North Carolina Divorce Laws

As with most states, residency and grounds for divorce are the first consideration in filing.  If jurisdiction is not shown to be valid, the case will not be heard or will eventually be dismissed.

In North Carolina, either the plaintiff, the filing spouse, or the defendant, the non-filing spouse, must show residency in the state for six months prior to filing.  Filing  for divorce in North Carolina should be done in the county of either spouse.  Below are the divorce laws currently in place.

Who Can File for Divorce and On What Grounds

  • No-fault:  A marriage may be dissolved as a no-fault divorce initiated by either party.  The spouses must maintain separate residences for a period of one year prior to filing.
  • Fault:  A marriage can be dissolved if one spouse commits an act such as: abandonment, malicious removal of other spouse form home, cruel or barbarous treatment of the other spouse, this includes cases of mental, and physical abuse.  If the non-filing spouse becomes a drug user or addict to the point of rendering their spouses life intolerable.  Dissolution of marriage can also be filed on the grounds of adultery.

Division of Property

Property distribution in the state of North Carolina is handled in an equitable fashion.  Equitable is defined as fair not necessarily equal.  Spouses are encouraged to discuss their property and debt issues and reach a fair settlement, on their own.   Barring that, the court will declare the division of debt and assets as it sees fit.  The court will declare an equal division based on net value of joint property and debt, unless an equal division is found to not be equitable, several factors are considered to determine an equitable division:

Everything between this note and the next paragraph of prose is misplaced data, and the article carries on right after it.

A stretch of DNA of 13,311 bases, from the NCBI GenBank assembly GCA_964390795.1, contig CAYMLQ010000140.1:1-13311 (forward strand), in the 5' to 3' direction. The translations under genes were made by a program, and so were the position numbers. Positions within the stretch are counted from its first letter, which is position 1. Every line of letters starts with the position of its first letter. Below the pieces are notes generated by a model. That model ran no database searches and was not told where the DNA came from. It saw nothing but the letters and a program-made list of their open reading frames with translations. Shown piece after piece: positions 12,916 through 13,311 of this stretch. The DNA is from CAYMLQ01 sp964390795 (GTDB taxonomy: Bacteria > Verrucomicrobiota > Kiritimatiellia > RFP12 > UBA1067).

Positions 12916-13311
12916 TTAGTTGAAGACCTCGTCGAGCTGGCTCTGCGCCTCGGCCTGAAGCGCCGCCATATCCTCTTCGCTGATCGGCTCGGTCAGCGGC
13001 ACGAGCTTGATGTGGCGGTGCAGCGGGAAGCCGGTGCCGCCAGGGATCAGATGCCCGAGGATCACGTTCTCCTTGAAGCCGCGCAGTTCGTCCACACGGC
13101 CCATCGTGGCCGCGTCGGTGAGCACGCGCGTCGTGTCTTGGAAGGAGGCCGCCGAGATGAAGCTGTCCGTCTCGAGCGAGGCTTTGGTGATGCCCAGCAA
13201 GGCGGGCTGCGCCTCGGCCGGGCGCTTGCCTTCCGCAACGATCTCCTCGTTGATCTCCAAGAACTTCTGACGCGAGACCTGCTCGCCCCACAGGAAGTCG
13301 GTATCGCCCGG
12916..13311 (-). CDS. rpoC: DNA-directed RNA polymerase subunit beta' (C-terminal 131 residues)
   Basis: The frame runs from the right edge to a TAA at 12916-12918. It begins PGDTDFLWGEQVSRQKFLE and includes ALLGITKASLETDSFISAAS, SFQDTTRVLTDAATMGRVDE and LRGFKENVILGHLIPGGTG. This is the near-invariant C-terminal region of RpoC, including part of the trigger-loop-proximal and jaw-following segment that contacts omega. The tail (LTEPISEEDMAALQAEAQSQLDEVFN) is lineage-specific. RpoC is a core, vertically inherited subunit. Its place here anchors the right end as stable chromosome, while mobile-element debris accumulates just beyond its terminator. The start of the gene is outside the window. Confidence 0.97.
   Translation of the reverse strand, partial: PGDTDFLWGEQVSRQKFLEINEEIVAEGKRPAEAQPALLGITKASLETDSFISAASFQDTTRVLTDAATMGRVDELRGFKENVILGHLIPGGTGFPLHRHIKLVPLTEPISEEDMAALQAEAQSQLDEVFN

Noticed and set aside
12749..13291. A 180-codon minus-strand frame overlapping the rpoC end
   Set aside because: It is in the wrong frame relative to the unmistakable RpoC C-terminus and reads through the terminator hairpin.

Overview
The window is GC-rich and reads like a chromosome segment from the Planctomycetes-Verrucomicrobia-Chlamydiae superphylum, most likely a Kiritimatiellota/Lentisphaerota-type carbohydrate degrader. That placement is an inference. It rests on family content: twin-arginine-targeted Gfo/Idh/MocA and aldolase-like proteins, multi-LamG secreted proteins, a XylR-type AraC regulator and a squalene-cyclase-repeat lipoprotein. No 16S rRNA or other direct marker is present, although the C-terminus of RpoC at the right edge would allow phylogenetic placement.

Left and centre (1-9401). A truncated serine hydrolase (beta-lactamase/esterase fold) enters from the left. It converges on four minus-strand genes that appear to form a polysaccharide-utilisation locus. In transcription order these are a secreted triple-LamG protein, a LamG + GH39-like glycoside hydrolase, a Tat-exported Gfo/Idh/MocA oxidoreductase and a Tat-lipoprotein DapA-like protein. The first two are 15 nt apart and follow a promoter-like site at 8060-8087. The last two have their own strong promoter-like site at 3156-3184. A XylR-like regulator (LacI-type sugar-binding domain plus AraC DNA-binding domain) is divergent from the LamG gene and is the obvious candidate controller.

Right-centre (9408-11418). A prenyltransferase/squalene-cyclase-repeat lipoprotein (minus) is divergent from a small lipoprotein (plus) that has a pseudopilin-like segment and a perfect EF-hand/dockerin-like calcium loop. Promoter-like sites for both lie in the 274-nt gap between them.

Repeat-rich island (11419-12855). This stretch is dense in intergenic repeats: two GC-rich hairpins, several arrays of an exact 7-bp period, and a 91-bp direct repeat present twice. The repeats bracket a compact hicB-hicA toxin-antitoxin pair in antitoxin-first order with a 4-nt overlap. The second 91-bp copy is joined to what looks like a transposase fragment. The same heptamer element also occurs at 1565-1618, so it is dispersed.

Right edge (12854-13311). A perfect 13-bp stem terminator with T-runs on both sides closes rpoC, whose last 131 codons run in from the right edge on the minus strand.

• Income, individual property and financial liabilities of each party at the effective date of the division.
  • Contributions by one spouse to educate or further the career of the other spouse.
  • The tax consequences to each party.
  • The retirement expectations of either party, which are not considered marital property.
  • Support obligations from a prior marriage.
  • Any direct contribution to a separate property which occurs during the marriage.
  • Any other factor that the court finds to be relevant to their decision.

Child Custody

Mediation or counseling may be set forth by the court to decide matters such as custody or visitation.  Matters of finance will not be mediated, but will be decided by the courts as necessary.  When minor children are affected by a divorce, every effort is made to minimize the emotional aftereffects.  Custody shall be awarded to the individual(s) who are best able to promote the best interest and welfare of the child.  All relevant factors such as safety, previous acts of domestic violence and safety of the overall situation will be deliberated.


Child support will be determined based on the Income Shares Model.  The determined amount is divided proportionally with regard to each parent’s income.  Payments will consider support of the child insofar as maintenance of funds for health, education, maintenance and the established standard of living.

Spousal support is not an automatic right in any divorce case in North Carolina.  The need for, duration and amount will be determined by the court based on several relevant factors, such as:

  • Impact of caring for a minor child on the earning potential of the custodial spouse.
  • Standard of living to which the requesting spouse has become accustomed.
  • Marital misconduct of either spouse during the marriage, this does not preclude the notion of support but can influence the decision.
  • Contribution by one spouse to the other insofar as education support or career advancement assistance.
  • The age and condition, physical, mental and emotional of both spouses.
  • Any other factors deemed relevant by the presiding court.